All of us have movies that, through their cinematic magic, burn themselves into our memories. The “how am I funny” scene from Goodfellas. The graduate level screwball comedy of Clue. The wrenching third act of Avengers: Infinity War. Even if you’re not a film nerd like me, I’m willing to bet copious amounts of folding money that there’s a film out there that took root in your brain.

Most movies aren’t like that, though. In 2016, over 700 films were released theatrically in American theaters. That number doesn’t take into consideration streaming platforms like Netflix and Hulu that release their own movies directly. You could probably either stream or buy on physical media the majority of those movies. But why would you want to?

Let’s face it — there’s a small percentage of films released yearly that are very good. Another small percentage that sucks really hard. The vast majority though is just kind of…well…there. They exist on a sliding scale ranging from “pretty good” to “meh” to all points in between. We see them, then promptly forget about them.

It can even happen to someone like me, a person cursed with a fairly extensive film memory. I just looked back at the movies I reviewed last year, and I had completely forgotten I’d even seen The Hitman’s Bodyguard. And I kinda liked it! Breaking In is another movie that is, yes, in fact, a movie. One that’s not bad enough to be howlingly stupid, nor good enough to be memorable.

Things start promisingly with a brutal murder. We’re (briefly) introduced to Isaac (Damien Leake), a man of wealth and possibly taste. While out for a jog, he has the misfortune of being blown away, which is not the recommended way to finish your exercise routine. Why was Isaac slain? He’s a criminal, currently on trial. What sort of criminal was he, I can hear you asking? Sorry to disappoint, but we never find out.*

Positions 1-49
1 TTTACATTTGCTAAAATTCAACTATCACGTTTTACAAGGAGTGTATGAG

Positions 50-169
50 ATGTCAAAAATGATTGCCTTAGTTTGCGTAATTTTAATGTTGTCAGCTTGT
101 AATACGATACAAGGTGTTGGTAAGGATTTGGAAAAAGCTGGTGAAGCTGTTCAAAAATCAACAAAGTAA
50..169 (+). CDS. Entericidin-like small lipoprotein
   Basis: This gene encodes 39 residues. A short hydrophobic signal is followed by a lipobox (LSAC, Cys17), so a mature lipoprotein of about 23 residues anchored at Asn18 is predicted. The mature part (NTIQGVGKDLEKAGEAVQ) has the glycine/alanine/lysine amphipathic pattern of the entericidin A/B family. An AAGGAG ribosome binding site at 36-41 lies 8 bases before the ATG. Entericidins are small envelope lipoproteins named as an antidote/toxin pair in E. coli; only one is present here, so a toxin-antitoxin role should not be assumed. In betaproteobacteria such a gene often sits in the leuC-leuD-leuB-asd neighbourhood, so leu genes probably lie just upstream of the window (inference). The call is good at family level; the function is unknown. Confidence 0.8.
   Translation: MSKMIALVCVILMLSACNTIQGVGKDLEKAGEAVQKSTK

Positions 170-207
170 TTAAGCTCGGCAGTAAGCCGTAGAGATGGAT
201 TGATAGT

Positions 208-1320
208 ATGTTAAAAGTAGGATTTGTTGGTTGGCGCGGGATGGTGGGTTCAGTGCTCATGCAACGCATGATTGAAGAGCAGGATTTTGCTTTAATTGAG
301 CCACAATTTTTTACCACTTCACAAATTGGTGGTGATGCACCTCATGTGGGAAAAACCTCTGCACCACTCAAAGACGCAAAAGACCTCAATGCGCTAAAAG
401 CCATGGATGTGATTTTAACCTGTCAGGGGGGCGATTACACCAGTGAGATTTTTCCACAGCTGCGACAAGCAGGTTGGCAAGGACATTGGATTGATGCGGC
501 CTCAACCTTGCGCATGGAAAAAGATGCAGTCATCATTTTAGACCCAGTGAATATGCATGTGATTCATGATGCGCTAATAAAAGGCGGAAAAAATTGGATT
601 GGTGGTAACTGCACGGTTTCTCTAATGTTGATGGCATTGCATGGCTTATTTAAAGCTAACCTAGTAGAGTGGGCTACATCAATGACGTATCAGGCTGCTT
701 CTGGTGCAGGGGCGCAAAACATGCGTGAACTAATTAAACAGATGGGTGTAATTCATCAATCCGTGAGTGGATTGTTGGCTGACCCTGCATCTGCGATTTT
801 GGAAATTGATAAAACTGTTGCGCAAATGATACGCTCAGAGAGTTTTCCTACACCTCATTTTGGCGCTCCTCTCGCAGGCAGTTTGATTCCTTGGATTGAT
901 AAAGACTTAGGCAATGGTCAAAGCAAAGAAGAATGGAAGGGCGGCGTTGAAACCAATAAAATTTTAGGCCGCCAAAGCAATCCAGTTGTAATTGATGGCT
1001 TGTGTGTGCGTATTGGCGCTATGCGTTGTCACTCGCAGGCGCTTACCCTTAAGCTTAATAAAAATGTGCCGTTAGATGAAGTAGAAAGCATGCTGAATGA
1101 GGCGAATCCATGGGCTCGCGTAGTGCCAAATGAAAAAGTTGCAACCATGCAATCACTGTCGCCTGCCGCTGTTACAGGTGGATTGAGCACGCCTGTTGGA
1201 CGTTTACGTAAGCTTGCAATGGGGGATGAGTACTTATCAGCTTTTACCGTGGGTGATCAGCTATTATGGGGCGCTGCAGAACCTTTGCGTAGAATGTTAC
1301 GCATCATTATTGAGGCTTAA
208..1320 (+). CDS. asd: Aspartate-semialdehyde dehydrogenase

From there, we’re introduced to Shaun (Gabrielle Union), the daughter of the dead man. Despite being estranged, it’s fallen to Shaun to sell Isaac’s massive estate in rural Wisconsin.** Her husband is working late, so she’s accompanied by her teenage daughter Jasmine (Ajiona Alexus) and her younger son Glover (Seth Carr). I’ll give the film faint praise for portraying a normal family unit, and not having a cheap plot point where one of the kids is suffering from a mental disorder, bulimia, congestive heart failure, mange, leprosy, rockin’ pneumonia or the boogie-woogie flu. They’re just a family.

Anyway, they arrive at the estate, a sprawling high-tech house conveniently located in the middle of nowhere. The family quickly discovers that Isaac apparently had trust issues, since the joint is tricked out with an impressive security system. There are numerous surveillance cameras, motion detectors, and retractable security shields over the windows. Is it possible that Isaac is hiding something of great value in the house? Yes. Yes, it is. Is it possible that a group of ne’er do wells will come looking for it? Yes. Yes, they will.

In point of fact, a group of thieves believes a safe containing $4 million is located on the premises, and they immediately take the kids hostage. Their leader is Eddie (Billy Burke), who fancies himself the mastermind. Duncan (Richard Cabral) is the mad dog who wants to waste the kids immediately. Sam (Levi Meaden) is twitchy, regretting his involvement, and probably regretting his blond dye job.*** Then there’s Peter (Mark Furze), who has the character trait of…um…wearing glasses. Shaun must evade this kooky quartet, rescue her kids, and get the hell out of Dodge.

I don’t know if I was being too subtle in the preceding paragraphs, but Breaking In is not a very good movie. That’s a shame, because I’m a sucker for a good home invasion thriller. Does this film have the gleeful brutality of You’re Next, the relentless nihilism of The Strangers, or the icy professionalism of Panic Room? No, but I’ll give it credit for brevity. At one hour, twenty eight minutes, Breaking In wastes no time getting started, delivers precisely what you paid for, then peaces out.